An aerial view where the Williams Lake empties into the Fraser River below taken Tuesday, April 28. (Monica Lamb-Yorski photo - Williams Lake Tribune)

An aerial view where the Williams Lake empties into the Fraser River below taken Tuesday, April 28. (Monica Lamb-Yorski photo - Williams Lake Tribune)

City of Williams Lake: raw sewage leak confirmed Thursday repaired in the river valley Friday (May 1)

About 12,960,000 litres of effluent was released into the environment in five days

Almost 24 hours after it was confirmed raw sewage was flowing into the Williams Lake River Valley, crews successfully stopped the leak Friday at about noon.

The original sewer line break discovered Sunday, April 26, however, is not fixed yet and pre-treated sewage continues to flow because of it.

“Two days ago we had suspicions that raw sewage was leaking into the creek and confirmed it Thursday at about 2 p.m.,” the city’s director of municipal services Gary Muraca told the Tribune. “We worked until 9:30 into the evening trying to figure out how it was leaking, what we could do and how to stop it.”

When crews lost light Thursday, they made the decision to pull out and return in the morning when they could have more workers and eyes on each side of the river, he explained.

Early Friday, with a helicopter landing operators on each side to make sure repair efforts weren’t backing up the grit removal plant, crews were back at the site and began to fix a blockage in the internal plumbing of the sewage lagoons that was causing the problem.

Original sewer line rupture still not fixed

Crews have been unable to access the ruptured main sewer line due to high water levels and washed out roads.

When asked what pre-treated means, Muraca said it has only gone through about 10 days of its 30-day cycle of treatment that it normally goes through before it is ready to be released into the environment.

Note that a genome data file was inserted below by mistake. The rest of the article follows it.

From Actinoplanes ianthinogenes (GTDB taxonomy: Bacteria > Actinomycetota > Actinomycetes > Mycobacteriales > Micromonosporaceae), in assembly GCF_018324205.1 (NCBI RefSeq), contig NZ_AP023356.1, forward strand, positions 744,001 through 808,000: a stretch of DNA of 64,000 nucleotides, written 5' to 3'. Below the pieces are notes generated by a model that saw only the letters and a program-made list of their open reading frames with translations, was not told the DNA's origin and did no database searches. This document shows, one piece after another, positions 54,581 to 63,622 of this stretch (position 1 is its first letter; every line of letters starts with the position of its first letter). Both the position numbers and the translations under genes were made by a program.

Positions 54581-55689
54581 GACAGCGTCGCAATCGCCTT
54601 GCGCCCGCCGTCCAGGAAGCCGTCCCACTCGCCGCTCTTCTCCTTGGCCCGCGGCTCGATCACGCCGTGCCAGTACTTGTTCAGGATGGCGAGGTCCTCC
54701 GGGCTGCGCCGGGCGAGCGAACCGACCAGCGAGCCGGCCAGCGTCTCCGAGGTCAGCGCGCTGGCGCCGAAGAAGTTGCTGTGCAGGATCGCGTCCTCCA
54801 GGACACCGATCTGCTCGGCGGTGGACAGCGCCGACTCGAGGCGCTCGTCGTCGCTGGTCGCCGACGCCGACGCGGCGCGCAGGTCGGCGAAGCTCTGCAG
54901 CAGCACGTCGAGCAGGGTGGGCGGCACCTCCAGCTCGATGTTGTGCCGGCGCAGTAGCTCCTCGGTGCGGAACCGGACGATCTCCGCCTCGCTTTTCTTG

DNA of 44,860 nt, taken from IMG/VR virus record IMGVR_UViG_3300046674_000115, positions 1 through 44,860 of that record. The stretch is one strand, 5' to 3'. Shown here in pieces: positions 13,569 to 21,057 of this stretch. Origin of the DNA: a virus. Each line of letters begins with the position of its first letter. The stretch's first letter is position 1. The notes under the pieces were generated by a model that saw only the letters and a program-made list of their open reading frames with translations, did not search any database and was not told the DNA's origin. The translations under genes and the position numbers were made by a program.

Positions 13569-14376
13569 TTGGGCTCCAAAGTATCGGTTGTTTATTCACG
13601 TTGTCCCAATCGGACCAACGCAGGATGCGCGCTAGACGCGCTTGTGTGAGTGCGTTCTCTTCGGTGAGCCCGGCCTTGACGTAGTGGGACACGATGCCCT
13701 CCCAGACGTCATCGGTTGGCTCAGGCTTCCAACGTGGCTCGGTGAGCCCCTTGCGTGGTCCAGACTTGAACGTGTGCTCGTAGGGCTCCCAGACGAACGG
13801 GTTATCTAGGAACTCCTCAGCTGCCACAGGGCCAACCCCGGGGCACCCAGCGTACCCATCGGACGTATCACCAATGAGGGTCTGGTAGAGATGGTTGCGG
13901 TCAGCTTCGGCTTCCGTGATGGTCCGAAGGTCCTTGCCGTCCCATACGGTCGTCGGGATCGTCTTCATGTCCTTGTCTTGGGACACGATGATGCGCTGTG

As for determining just how much pre-treated and untreated sewage has been released since Sunday, Muraca said the flow rate at its peak is 58 litres per second, but the average daily flow is about 30 litres per second.

Taking 30 litres per second rate and timing that by seconds, minutes, hours, and days, the total would be about 12,960,000 litres in five days, flowing ultimately to the Fraser River.

Crews continue to bring in rocks to rebuild the roads, and shore up the perimeter of the sewage lagoons with riprap as well as work on restoring power poles and power lines to the site.

On Thursday evening the Williams Lake Indian Band issued an abatement order to the City calling for assurance from the Ministry of Environment of an appropriate response.

Read more: Pollution abatement order issued to City of Williams Lake for ongoing sewage spill

A co-ordination call was held earlier Thursday by the B.C. Ministry of Environment and Climate Change Strategy to share incident related information and updates with all involved groups.

The B.C. government in its ‘Williams Lake Creek Sewage Spill’ notice posted at 5:45 p.m. Thursday on its website stated the Ministry of Environment and Climate Change Strategy, City of Williams Lake, Williams Lake Indian Band, Tŝilhqot’in Nation, Esk’etemc Band, Xatśūll Soda Creek First Nations, Northern Shuswap Tribal Council, First Nations Health Authority, Interior Health Authority, Emergency Management B.C., Fisheries and Oceans Canada (DFO), Environment and Climate Change Canada, are all involved with the response.

Read more: Power to be restored to sewage lagoons in Williams Lake river valley

Residents are still being asked to keep water use to a minimum to reduce the flow into the sewage treatment facility.

The evacuation order for 11 properties in the industrial area remains in effect and the evacuation alert for Green Acres Mobile Home is also still in place.



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